In 2008, Sanz walked the red carpet of a Broadway event, where a reporter from New York magazine approached him about his dramatically changed appearance: Sanz had noticeably dropped a lot of weight. He'd actually lost somewhere in the neighborhood of 100 pounds, but he wasn't sure exactly how much because when he reached what he felt to be his heaviest point, he didn't have an exact number, precluded by fear from figuring it out. "I never weighed myself when I was at my fattest," he said (via HuffPost), "because I was scared I might die." He slimmed down with a healthier diet and more exercise.

Clancy Brown

Viewers of "The Mandalorian" might recognize the actor who plays Burg, the double-crossing mercenary and muscle working for Ranzar Malk tasked with transporting prisoner Qin. They might not be sure from exactly where they recognize Clancy Brown, but his face could be familiar from his work as Captain Hadley in "The Shawshank Redemption," Rawhide in "The Adventures of Buckaroo Banzai Across the 8th Dimension," or Sergeant Zim in "Starship Troopers" (per IMDB). It's also possible viewers recognize something in his voice, because Brown lends his pipes to a lot of cartoons and video games, most notably, prolifically, and successfully as money-grubbing Krusty Krab owner Mr. Krabs for 20-plus years of "SpongeBob SquarePants" episodes and in its spin-off movies.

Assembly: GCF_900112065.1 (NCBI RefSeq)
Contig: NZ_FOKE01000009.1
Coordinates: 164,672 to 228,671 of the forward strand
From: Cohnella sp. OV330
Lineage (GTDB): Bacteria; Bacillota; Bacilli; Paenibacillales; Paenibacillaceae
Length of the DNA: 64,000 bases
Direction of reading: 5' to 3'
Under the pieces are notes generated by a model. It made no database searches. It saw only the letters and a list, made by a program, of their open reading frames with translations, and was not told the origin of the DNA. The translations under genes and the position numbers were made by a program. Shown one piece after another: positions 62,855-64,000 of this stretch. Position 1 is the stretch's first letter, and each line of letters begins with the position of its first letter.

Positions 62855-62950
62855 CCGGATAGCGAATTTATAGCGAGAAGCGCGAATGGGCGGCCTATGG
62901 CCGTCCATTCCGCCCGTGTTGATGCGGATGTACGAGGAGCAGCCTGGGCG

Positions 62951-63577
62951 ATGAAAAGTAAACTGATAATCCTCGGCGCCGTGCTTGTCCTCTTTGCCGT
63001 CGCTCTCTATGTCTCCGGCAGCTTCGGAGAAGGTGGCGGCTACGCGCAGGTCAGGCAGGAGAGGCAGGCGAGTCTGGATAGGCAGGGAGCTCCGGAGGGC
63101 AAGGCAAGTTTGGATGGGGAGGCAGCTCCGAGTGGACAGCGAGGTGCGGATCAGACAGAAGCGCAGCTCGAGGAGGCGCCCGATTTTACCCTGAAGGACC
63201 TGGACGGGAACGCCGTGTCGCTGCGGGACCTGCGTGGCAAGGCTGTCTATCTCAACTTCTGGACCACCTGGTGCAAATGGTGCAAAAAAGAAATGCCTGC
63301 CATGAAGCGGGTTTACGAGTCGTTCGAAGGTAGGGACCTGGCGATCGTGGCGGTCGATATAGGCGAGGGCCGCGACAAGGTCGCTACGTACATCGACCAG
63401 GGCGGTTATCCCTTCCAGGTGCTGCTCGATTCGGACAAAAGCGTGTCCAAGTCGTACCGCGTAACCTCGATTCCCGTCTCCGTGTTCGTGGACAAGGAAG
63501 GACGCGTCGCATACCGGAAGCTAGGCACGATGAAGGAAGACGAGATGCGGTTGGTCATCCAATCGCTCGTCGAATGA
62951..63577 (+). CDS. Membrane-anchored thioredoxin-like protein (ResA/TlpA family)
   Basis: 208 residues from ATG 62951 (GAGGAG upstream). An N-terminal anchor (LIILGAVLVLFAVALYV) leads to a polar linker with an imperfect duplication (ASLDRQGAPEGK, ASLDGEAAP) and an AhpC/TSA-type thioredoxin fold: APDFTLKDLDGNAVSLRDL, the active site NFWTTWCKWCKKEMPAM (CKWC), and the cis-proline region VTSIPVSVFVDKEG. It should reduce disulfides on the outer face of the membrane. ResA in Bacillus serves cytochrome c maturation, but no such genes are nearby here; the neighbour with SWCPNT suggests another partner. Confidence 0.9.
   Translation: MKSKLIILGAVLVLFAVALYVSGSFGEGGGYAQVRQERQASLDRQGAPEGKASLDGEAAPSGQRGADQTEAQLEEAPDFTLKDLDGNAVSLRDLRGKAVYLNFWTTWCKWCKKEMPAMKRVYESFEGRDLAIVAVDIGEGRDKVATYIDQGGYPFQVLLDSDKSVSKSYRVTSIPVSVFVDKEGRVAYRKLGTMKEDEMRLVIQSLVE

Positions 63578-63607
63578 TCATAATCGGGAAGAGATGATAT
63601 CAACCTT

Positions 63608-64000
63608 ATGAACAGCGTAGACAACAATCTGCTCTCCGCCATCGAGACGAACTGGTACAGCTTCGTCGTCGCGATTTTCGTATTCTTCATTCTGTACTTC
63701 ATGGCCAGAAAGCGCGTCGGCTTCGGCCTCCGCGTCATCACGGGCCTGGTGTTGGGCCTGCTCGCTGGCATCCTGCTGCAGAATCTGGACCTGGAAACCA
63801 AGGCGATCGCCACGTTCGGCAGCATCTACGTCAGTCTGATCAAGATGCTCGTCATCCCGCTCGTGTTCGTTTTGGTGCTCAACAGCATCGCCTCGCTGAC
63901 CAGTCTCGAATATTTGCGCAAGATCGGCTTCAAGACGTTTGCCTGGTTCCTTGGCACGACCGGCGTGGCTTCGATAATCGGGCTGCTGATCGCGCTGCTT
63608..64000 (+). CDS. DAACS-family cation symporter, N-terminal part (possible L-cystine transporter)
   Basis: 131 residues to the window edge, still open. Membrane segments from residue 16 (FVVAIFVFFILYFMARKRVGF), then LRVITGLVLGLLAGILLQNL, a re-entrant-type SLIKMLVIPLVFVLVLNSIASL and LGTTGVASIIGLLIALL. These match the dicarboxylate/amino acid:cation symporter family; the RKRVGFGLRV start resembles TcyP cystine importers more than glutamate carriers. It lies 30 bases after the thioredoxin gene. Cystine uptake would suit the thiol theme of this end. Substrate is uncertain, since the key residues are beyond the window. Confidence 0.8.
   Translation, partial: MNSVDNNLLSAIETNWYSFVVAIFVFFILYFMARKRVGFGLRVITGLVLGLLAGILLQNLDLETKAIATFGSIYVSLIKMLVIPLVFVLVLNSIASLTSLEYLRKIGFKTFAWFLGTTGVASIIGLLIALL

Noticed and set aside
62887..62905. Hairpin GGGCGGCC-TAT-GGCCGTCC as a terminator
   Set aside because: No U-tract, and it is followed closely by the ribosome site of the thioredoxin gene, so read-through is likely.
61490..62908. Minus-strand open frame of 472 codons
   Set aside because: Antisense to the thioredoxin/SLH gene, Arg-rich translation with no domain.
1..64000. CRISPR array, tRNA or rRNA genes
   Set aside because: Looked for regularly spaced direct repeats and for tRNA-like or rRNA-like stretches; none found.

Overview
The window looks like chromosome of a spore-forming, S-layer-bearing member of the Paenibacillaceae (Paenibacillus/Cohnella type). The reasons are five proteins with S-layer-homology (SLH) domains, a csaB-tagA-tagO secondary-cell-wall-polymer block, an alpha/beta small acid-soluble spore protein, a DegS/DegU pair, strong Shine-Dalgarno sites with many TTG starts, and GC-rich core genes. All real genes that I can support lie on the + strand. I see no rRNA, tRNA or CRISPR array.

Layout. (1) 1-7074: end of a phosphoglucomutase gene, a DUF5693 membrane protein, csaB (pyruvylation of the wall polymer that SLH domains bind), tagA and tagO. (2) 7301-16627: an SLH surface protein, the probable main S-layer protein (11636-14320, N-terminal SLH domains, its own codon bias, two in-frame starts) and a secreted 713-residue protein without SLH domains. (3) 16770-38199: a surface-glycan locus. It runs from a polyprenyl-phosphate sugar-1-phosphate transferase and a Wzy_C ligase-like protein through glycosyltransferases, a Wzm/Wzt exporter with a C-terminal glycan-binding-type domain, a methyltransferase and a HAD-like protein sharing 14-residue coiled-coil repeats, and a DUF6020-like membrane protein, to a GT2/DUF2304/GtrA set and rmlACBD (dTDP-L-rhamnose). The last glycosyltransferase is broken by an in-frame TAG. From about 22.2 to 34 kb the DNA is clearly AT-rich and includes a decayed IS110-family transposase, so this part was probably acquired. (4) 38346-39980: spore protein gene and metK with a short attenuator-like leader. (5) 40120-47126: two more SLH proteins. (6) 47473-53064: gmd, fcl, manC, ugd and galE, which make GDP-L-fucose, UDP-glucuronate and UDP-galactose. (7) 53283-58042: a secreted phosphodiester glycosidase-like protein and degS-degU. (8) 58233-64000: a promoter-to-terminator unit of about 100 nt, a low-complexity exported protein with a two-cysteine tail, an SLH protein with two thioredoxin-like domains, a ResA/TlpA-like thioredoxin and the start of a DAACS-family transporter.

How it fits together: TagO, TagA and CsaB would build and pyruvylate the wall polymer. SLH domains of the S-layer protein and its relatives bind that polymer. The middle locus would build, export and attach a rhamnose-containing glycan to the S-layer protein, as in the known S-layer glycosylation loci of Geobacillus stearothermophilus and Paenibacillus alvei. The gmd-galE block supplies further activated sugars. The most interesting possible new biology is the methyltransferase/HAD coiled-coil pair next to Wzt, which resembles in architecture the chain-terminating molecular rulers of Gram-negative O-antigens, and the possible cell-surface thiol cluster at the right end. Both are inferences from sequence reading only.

Brown obviously worked closely, and for a long time, with "SpongeBob" creator Stephen Hillenburg, and when the cartoonist and writer passed away from a rapidly degenerative case of the neurological condition ALS in November 2018 (via Variety), it profoundly affected Brown. One day after Hillenburg's death, "SpongeBob" network Nickelodeon announced on Twitter that it would observe "a moment of silence to honor his life and work." 

Brown shared that tweet with his own thoughts and commentary: "My moment of silence had to be at least a whole day. Steve's passing is so very sad but ALS is brutal, unrelenting. He was a sweet, humble dude," Brown wrote. "I owe so much to him, personally speaking. He never thought so. But I do."

Mark Hamill